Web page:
A few days ago I was taking some colleagues on a tour around our library and archive collections. This is a popular option for staff (both old and new), as they get to see into bits of the building which are usually off-limits, and we never turn down an opportunity to show off the collections! In the rare books room, I reached up for one of my favourite items – Regiomontanus’ almanac.

Having taken several tours recently during which I found myself unable to answer not-actually-very-difficult questions, I’ve decided I need to do a bit more research into a number of things, and Regiomontanus seemed as good a place to start as any as although this is something I regularly show visitors, I know embarrassingly little about the book.

It is one of the earliest items in our book collection as we think it was printed in or around 1474 – exciting for a bibliohistorical geek like me as this is very early stuff (Gutenberg began printing with moveable type around 1450) – and came to the Royal Society as part of the Norfolk donation. More excitingly for the casual observer, it has some lovely hand-drawn pictures of zodiac symbols and phases of the moon, and a (still operational!) moveable paper dial for performing your own calculations:

Movable disk calendar from Regiomontanus' almanac

As is so often the way when you start to think about a particular thing, Regiomontanus suddenly seemed to be cropping up everywhere! Although I don’t think he appears in our new exhibition, he would certainly have been familiar with some of its astronomical content. He even popped up on Twitter, via a link to a fascinating blog post about his role in founding the “first ever printing house dedicated to the printing and publishing of scientific books … in Nürnberg in 1471”.

This detail was particularly interesting as the almanac in our collection was printed in Nuremberg  approximately three years after Regiomontanus founded his press there – it hadn’t occurred to me before that he might have printed his own work (though looking at the catalogue record it seems that an earlier Royal Society librarian had realised this).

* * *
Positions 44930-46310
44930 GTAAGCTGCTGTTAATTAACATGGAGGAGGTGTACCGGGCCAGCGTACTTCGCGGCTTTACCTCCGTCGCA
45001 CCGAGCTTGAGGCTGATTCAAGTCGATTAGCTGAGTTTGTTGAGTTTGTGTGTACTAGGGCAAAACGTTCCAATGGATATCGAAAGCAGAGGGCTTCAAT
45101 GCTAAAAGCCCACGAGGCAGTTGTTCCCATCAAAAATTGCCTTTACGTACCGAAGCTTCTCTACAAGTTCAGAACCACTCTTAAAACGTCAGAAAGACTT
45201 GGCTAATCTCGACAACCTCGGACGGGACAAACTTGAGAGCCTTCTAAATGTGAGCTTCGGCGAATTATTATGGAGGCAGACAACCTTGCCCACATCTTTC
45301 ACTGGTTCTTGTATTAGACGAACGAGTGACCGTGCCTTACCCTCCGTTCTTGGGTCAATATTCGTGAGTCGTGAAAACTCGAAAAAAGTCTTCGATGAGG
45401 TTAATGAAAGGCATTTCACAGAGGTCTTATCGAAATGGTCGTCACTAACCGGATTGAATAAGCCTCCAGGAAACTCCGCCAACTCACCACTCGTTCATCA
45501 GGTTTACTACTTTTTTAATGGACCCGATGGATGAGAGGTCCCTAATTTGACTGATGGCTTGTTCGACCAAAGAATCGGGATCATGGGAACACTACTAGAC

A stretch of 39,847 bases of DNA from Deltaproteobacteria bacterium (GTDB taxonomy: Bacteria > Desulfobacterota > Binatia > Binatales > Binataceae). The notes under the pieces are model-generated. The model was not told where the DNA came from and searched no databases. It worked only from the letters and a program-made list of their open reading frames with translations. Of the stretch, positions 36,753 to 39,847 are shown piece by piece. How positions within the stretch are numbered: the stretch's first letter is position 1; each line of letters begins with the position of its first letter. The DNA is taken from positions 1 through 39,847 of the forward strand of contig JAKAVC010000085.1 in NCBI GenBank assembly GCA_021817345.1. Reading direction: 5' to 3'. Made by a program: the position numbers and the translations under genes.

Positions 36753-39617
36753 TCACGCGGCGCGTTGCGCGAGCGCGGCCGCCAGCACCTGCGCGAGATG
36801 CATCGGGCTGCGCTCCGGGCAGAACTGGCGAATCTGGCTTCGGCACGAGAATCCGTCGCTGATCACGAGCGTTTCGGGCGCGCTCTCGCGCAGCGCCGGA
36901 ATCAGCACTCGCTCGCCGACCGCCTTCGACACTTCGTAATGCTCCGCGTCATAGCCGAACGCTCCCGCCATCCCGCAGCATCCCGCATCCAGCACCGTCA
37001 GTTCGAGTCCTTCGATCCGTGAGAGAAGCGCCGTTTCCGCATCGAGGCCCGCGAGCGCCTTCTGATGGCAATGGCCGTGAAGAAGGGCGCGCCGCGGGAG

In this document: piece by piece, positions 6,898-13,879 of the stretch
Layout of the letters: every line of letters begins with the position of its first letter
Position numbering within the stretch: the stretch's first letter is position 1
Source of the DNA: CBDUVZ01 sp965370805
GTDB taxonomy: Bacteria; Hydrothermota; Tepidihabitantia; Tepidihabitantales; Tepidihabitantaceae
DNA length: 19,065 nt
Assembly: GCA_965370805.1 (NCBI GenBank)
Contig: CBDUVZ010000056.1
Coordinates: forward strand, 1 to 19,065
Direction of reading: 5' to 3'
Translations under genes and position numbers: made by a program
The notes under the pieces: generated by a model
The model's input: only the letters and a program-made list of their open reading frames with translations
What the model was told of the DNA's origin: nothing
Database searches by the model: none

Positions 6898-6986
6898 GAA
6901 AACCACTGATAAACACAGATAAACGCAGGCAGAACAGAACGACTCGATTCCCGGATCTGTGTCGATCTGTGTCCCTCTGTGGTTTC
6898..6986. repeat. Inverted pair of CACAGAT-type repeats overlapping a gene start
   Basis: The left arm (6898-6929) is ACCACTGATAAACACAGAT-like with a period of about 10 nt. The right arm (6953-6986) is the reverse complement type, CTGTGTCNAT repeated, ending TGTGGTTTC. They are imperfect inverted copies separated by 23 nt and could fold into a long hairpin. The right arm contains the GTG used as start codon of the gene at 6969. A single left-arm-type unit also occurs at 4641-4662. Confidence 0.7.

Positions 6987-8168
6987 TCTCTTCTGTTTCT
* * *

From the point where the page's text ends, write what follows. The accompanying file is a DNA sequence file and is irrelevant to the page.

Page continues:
In addition to a handful of other early printed works, we also have a modern facing-page facsimile and translation of Regiomontanus’ work On Triangles – really helpful for those of us whose Latin doesn’t stretch to trigonometry, and the edition also provides some really interesting textual and biographical information too (and some great reproductions of woodcuts).

As is also often the way when I set out to research something, I ended up going off on all sorts of tangents. For example, did you know that the first significant biographical account of Regiomontanus was published by Peter Gassendus in 1651 (we have a copy of the 2nd edition of 1655)? Or that there is a Regiomontanus crater on the moon? Or that Columbus wowed the native Americans by predicting a solar eclipse based on Regiomontanus’ work? Furthermore, he was born on 6 June 1436, so he even qualifies as an addition to our ongoing series of birthday posts! And in spite of my repeatedly referring to him as such, Regiomontanus was not even his name, but was apparently  coined some years after his death  – in his lifetime he would have answered to Johannes Müller von Königsberg, Johannes der Königsberger, or Joannes de Monte Regio.

Woodcut depicting Ptolemy and Regiomontanus

Come my next tour, I wonder how much of this I’ll actually remember?

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